Have you been asked to provide fingerprints as part of the immigration process in Canada? Are you confused about what the process is and where you need to go to get the fingerprints completed? The main thing you need to know is that fingerprinting during the immigration process is required both to provide a biometric record for the Canadian government, and also to allow the police to conduct a criminal background check. These are two different processes.
The distinction between fingerprinting for a criminal background check and biometrics for immigration in Canada often leads to confusion, and this post aims to provide clarity on the matter.
Biometrics refers to the measurement and statistical analysis of people’s unique physical and behavioral characteristics. In the context of immigration and security, biometrics typically involve capturing fingerprints and facial recognition data. The Canadian government uses biometrics, including fingerprints and photographs, for identity verification purposes in immigration processes.
Biometric information plays a crucial role in the Canadian immigration process. This comprehensive data, encompassing both fingerprints and photographs, is gathered at designated points of entry to Canada and at various Service Canada locations. These outlets serve as accessible locations where individuals can fulfill the biometrics requirement, aiding in identity verification for immigration purposes.
The Royal Canadian Mounted Police (RCMP) is the federal and national law enforcement agency in Canada. It is responsible for various law enforcement and policing activities at the federal level, including maintaining criminal records and providing police services in some provinces and territories. As part of the immigration process, you may be asked to undergo a criminal background check by the RCMP, which involves providing your fingerprints and photo at an RCMP accredited fingerprint agency.
In Canada, fingerprinting serves a crucial role in conducting criminal record background checks, enabling individuals to obtain a police clearance certificate or a copy of their criminal history.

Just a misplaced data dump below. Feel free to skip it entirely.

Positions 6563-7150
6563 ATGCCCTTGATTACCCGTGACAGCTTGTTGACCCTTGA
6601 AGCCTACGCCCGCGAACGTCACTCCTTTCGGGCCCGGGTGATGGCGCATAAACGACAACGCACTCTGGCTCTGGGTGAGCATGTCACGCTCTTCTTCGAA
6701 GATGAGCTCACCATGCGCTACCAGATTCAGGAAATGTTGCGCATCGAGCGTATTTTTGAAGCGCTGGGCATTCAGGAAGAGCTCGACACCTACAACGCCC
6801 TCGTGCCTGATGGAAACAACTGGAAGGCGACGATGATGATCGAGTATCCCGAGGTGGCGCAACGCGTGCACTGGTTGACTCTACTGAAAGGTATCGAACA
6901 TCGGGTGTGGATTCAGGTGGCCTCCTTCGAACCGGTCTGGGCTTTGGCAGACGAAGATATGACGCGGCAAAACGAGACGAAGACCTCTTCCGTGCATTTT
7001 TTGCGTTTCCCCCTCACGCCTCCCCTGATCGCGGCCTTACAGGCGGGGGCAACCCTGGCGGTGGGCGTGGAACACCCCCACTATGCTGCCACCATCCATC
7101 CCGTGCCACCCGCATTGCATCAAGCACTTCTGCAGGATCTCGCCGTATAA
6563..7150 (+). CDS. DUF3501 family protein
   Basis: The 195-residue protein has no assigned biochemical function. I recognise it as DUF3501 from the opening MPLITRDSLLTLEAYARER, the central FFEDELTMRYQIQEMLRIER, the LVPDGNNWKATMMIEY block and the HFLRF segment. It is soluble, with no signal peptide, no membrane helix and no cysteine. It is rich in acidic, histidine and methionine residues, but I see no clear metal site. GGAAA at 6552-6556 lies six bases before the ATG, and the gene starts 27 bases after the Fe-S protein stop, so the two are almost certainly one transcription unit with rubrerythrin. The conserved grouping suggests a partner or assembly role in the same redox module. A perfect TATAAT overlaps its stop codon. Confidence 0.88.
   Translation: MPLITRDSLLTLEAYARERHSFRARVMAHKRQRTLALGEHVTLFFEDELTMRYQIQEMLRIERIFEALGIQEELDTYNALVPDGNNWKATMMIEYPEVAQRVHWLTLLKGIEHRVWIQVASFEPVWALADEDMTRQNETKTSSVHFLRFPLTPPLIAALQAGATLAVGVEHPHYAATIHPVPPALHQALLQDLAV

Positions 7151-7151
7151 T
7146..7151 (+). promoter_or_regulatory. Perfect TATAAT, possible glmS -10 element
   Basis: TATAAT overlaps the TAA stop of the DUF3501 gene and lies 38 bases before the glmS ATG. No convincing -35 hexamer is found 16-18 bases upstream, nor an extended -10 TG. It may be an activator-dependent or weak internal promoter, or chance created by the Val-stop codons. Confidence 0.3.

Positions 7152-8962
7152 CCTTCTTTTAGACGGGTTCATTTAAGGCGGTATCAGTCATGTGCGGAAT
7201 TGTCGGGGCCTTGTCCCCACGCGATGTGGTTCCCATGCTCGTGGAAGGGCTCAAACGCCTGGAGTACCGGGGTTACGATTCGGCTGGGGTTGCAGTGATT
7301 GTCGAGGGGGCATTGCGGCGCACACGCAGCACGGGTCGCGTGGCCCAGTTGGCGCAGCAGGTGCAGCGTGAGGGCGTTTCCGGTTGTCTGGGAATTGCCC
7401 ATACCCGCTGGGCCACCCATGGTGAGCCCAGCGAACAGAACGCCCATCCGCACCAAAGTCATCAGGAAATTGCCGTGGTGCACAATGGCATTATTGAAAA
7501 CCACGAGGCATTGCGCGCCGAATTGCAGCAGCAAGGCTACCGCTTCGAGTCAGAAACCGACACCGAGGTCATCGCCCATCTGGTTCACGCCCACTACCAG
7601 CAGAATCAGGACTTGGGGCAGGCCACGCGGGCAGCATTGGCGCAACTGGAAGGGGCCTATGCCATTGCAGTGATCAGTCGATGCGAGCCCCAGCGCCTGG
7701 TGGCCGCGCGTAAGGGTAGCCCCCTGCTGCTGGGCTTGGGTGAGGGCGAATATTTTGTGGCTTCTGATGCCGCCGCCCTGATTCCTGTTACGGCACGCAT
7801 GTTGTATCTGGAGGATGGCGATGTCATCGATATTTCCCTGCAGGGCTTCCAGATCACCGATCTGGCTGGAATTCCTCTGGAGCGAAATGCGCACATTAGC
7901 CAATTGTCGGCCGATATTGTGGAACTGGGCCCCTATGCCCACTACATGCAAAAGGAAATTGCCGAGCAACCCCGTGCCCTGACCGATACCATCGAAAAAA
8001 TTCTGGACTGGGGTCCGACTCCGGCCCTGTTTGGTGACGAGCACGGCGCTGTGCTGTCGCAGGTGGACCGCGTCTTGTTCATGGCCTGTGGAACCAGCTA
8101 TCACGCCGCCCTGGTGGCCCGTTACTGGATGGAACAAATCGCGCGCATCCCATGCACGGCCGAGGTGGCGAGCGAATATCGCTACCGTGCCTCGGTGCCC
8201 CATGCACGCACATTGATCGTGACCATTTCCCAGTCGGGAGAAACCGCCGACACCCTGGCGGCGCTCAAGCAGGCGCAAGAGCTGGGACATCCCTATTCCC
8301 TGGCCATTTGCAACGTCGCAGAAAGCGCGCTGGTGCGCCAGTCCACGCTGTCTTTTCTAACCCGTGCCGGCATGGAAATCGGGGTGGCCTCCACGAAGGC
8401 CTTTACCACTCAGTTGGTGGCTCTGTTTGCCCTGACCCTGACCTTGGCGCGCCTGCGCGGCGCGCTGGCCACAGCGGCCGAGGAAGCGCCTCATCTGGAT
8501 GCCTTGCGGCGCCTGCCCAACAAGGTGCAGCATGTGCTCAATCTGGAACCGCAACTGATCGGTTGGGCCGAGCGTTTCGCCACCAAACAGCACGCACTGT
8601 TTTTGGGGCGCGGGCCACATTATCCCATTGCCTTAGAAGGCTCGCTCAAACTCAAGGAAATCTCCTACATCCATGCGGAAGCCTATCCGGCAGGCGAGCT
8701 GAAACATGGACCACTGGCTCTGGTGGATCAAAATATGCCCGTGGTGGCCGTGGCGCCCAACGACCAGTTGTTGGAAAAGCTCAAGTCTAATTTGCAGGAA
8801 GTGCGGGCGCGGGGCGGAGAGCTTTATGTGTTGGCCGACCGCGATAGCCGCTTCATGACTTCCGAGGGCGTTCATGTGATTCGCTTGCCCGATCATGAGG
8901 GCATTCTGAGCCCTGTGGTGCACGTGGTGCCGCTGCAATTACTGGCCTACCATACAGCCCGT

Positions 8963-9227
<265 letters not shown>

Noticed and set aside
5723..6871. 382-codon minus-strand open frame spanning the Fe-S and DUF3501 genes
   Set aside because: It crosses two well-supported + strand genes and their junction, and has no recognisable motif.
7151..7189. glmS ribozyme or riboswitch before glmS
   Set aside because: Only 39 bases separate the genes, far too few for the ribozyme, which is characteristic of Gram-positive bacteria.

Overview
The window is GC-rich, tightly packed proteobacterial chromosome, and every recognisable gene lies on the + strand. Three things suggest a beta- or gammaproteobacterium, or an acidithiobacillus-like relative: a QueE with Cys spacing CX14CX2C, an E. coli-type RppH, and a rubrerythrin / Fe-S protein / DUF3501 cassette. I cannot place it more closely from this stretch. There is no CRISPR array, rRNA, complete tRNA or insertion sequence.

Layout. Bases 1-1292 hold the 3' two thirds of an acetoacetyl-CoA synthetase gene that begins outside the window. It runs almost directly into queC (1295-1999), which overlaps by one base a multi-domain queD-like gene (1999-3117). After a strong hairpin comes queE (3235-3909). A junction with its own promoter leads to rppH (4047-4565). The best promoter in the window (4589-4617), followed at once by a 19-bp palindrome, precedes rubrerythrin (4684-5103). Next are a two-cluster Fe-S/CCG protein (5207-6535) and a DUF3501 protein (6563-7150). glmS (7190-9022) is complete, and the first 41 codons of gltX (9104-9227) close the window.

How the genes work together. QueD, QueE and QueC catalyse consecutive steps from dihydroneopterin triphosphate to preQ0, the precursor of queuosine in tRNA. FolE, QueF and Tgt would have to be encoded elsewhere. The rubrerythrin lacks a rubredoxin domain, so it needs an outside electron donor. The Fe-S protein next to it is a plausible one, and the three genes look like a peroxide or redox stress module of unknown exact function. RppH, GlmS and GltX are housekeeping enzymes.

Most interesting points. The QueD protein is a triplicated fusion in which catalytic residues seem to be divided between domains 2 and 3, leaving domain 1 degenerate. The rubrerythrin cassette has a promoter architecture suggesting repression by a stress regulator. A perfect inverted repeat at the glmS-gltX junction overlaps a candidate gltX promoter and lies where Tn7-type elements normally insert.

● Non-Criminal Fingerprinting Process: The fingerprinting procedure in Canada is non-criminal in nature. During this process, fingerprints are captured electronically and then submitted to CPIC (Canadian Police Information Centre). Once at CPIC, the information is utilized by CCRTIS (Canadian Criminal Real Time Investigation Services), a division of the RCMP, to generate a comprehensive criminal record report.
● Utilization by CCRTIS: CCRTIS employs the submitted fingerprints to conduct a meticulous check against the National Repository of Criminal Records. If a match is identified, a detailed criminal record report is generated and provided to the applicant. On the other hand, if no match is found, indicating the absence of relevant information, a police clearance certificate will be issued.
Both biometrics collection for immigration purposes and fingerprinting for a criminal background check will be required as part of the process of immigrating to Canada. It is important to carefully read the instructions you receive from the CIC (Citizenship and Immigration Canada) so that you can determine which process you require. If you are asked to provide biometrics for the Government of Canada, you will need to go to a Service Canada location. If you are asked to obtain an RCMP criminal record check, then you will need to attend at an RCMP accredited agency, such as Red Seal Notary, to have your fingerprints taken.
Red Seal Notary is accredited by the Royal Canadian Mounted Police (RCMP) to provide Canadian-certified criminal record checks. You can attend at one of our walk-in locations in Toronto, Mississauga or Ottawa with two pieces of valid government-issued identification and our knowledgeable fingerprint technicians will be happy to assist you. Please visit our website at www.RedSealNotary.com or contact our helpful call center at 1-888-922-7325 for more information about our fingerprinting services.